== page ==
Above, we have the first “point and shoot,” the Gap Box 6×9, a curiously attractive device made in France in 1950. This camera “played a very important role by making photography accessible to the general public,” allowing “anyone to take pictures at the lowest price and in the most simple way.”

The Compass

Then there are the stylized and the streamlined. Just above, see a very fine machine called The Compass, manufactured by Swiss watchmaker Le Coultre between 1937 and 1940. And below, gaze upon the graceful Haneel Tri-Vision, made in Los Angeles in 1946.


Almost equally appealing in their design simplicity are the irresistibly cute miniature cameras, such as the “Mickey Mouse” below. Manufactured in Germany in 1958, these tiny things—despite the “copyright” notice on the lens—may have disappeared quickly “due to them not actually being sanctioned by the Disney Corporation.” They were, however, sold with a “large cardboard Mickey Mouse that ‘held’ the camera.”

Mickey Mouse

See also the Coronet Midget. Made in England in 1934, this 5-shilling camera “must be one of the most popular of all small cameras to collect.” The company marketed its own 6-exposure film for the Midget, which came in a choice of five colors.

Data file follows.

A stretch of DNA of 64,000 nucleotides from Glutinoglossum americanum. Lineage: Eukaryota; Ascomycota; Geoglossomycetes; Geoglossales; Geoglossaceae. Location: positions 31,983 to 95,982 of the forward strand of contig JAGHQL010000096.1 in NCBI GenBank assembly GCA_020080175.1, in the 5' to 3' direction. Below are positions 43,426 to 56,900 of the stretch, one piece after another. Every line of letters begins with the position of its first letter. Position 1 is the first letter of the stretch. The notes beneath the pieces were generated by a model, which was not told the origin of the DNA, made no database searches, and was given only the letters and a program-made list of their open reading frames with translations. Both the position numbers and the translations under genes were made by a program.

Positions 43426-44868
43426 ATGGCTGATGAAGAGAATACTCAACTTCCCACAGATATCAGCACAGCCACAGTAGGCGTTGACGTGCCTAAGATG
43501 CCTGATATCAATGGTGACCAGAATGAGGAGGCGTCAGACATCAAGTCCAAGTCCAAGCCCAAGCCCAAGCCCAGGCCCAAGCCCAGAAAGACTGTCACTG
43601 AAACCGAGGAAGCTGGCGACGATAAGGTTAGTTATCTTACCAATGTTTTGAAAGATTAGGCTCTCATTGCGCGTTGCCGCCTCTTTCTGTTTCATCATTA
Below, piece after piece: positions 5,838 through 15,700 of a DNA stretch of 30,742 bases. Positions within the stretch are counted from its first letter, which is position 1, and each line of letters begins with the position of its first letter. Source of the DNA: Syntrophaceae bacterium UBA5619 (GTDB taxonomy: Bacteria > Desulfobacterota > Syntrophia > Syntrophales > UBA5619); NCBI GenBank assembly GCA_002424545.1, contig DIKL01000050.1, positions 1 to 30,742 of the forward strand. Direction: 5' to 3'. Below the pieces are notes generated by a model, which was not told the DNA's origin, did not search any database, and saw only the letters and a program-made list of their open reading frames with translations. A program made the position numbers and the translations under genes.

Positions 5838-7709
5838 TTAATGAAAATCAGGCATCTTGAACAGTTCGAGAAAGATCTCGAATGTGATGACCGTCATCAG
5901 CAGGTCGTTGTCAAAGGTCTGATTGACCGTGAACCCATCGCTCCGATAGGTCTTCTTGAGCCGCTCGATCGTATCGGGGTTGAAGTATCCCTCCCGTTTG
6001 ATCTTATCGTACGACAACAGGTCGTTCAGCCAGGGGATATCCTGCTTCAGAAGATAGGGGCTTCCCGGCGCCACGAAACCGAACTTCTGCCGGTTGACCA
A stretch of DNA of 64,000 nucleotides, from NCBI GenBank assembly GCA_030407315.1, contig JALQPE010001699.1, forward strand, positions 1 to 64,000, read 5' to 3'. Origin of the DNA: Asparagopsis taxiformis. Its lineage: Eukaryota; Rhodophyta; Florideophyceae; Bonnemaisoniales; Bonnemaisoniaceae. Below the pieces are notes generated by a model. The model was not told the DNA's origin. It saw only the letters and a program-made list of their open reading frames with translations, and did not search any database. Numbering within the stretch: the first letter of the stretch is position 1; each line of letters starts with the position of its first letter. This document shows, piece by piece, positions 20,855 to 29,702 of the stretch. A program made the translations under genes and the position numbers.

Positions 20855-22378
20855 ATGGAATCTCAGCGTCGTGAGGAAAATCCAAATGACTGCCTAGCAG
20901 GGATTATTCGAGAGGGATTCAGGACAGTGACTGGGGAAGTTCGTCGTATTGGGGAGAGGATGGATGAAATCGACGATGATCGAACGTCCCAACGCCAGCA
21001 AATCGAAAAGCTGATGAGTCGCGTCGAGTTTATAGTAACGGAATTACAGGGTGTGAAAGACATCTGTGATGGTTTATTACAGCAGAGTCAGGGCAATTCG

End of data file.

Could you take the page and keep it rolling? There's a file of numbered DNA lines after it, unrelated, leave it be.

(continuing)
Coronet Midget

Coronet Midget 2

From the couture to the high-tech to the quirky and inventive (like the Lark “Sardine Can” below), the French vintage camera archive makes available a visual history of the camera that may exist nowhere else. It is the history of an object that defined the 20th century, and that may fully disappear sometime soon in the 21st. And while we can spend several hours a day marveling over the products of these fine devices, it’s a rare treat to see the things themselves in such an astonishing variety of shapes, sizes, colors, and degrees of design ingenuity. Take some time to get acquainted with the evolution of the handheld camera before digital technology finally renders it extinct.

Lark Sardine

Via Laughing Squid/ Messy Nessy Chic/PetaPixel

Images courtesy of Collection Appareils.

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Josh Jones is a writer and musician based in Durham, NC. Follow him at @jdmagness

Watch Dragnet’s 1967 LSD Episode: #85 on TV Guide’s List of the Greatest Episodes of All Time

Jack Webb’s seminal cop show Dragnetwhich first ran on television through most of the ’50s, was known for its gritty realism. In every episode, the show’s robotic, laconic lead, Detective Joe Friday, would navigate the seedy underworld and eventually get his man.